This review is going to be brief. If you’ve been following my goodreads updates, then you probably know I’ve been reading this for what feels like forever! I hate to be the one to say it, but that tells you a lot about the book.
The Kevin Metis Saga, The Raven Siren # 2 isn’t a bad book – as in, it’s not terrible. But it isn’t a good book – as in I wouldn’t recommend it to anyone. Only in the middle of chapter 2 did I realize that this is not one story, but a series of interconnected short stories, featuring Private Investigator Nicolette Mace (Raven Siren), her friend, the cop Fred Barlow, the assassin Ryuu Blade, and Kevin Metis, the antagonist.
The writing style is rough. It does not lend much credibility to either the characters or the plot. Raven, for one, makes sarcastic remarks even when there’s a gun pointing at her (she makes sarcastic remarks even when Fred tells her that his brother died – way to go, girl! Not inappropriate at all!). There’s a scene (chapter 1) at a hospital, where there are a lot of gunshots fired, people die, including a doctor (who happens to be the antagonist’s brother) but no one seems to be bothered. It’s strange – makes you think what kinda security do they have at this hospital.
The next chapter or short story begins abruptly. As a reader, I thought it was a continuation of the first story, but then I realized the first story had ended – but the antagonists will make their appearance in every story. Confuses you a bit, doesn’t it? The pace is fast, too fast; as a result the plot seems to leap ahead, but without much happening in the duration.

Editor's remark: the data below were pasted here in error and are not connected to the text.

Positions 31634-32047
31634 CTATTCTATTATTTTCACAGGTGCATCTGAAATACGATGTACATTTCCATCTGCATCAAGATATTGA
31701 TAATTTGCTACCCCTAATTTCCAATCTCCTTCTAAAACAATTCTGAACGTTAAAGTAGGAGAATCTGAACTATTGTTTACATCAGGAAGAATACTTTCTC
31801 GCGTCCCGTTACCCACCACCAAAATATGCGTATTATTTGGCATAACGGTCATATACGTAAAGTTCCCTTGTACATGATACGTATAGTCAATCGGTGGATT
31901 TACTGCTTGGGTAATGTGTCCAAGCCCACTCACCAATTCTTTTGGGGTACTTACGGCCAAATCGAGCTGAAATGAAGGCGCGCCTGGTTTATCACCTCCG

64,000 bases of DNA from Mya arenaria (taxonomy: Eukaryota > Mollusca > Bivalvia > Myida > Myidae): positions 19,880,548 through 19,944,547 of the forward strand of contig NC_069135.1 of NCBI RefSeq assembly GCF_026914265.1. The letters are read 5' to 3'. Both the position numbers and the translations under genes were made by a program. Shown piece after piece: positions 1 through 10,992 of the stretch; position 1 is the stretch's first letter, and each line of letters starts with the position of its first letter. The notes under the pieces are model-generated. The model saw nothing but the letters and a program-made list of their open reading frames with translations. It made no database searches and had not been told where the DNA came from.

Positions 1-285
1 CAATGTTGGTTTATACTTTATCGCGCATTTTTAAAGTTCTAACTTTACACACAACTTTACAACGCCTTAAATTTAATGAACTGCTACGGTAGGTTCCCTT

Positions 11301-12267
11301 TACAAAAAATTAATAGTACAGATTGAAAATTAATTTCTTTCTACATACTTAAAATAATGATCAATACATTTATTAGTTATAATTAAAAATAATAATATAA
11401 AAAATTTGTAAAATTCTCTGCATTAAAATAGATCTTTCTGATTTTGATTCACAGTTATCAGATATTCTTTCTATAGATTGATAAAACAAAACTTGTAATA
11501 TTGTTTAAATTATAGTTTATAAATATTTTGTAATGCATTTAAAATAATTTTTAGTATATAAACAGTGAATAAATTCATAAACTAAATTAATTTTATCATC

In chapter two, Nicolette/Raven meets Mary for a potential case. She decides to investigate the case without Mary sufficiently explaining the matter. Raven loosely assigns the term “suspects” to Mary’s brother and brothers in law without Mary explaining the case. What if they weren’t “suspects”? What if they weren’t involved at all and Mary was just dreaming something up? A PI must not make assumptions without any data. Which is proved a few pages later, where Raven leaves the house miffed with Fred (a PI must not throw tantrums either), reaches the suspects’ hangout and then tells herself that she should have gotten more data.
I consider myself a bit of a grammar nerd, as anyone who reads my blog knows. I don’t have a lot of peeves like most other grammar nerds (I am really forgiving – like God, if you will!) but out of the few that I do have, one is saying/writing “brother-in-laws” when the correct way to write it is “brothers-in-law.”
Raven’s courage in the face of life threatening situations isn’t convincing at all. It’s like she’s too indifferent towards everything. “You wanna kill me? Pfft! Men!” That’s not an actual line from the book; but it reflects Raven’s sentiments up to a large extent. I read the first few pages and felt that the book is trying to sell a certain brand of female supremacy. Yet, I wouldn’t call this book feminist, not at all. Imagine misogyny in reverse – all women sitting and dissing on men – that’s how this book comes across, with Raven trying hard, very hard, to come across as an alpha female. I wouldn’t even say she failed, I was simply too meh-‘ed out by her attempts.
I would describe this book as childish. There’s something very immature, very unplanned-out about this book. I can’t put a finger on it, but it seems like there is just too much happening, too much noise, but all for nothing. Like it’s trying-to-be Nancy Drew but resulting in Dora the Explorer – if Dora was a tantrum-throwing PI.
Available at: Amazon
Disclaimer: PDF copy sent for review by the author. Unbiased and honest review.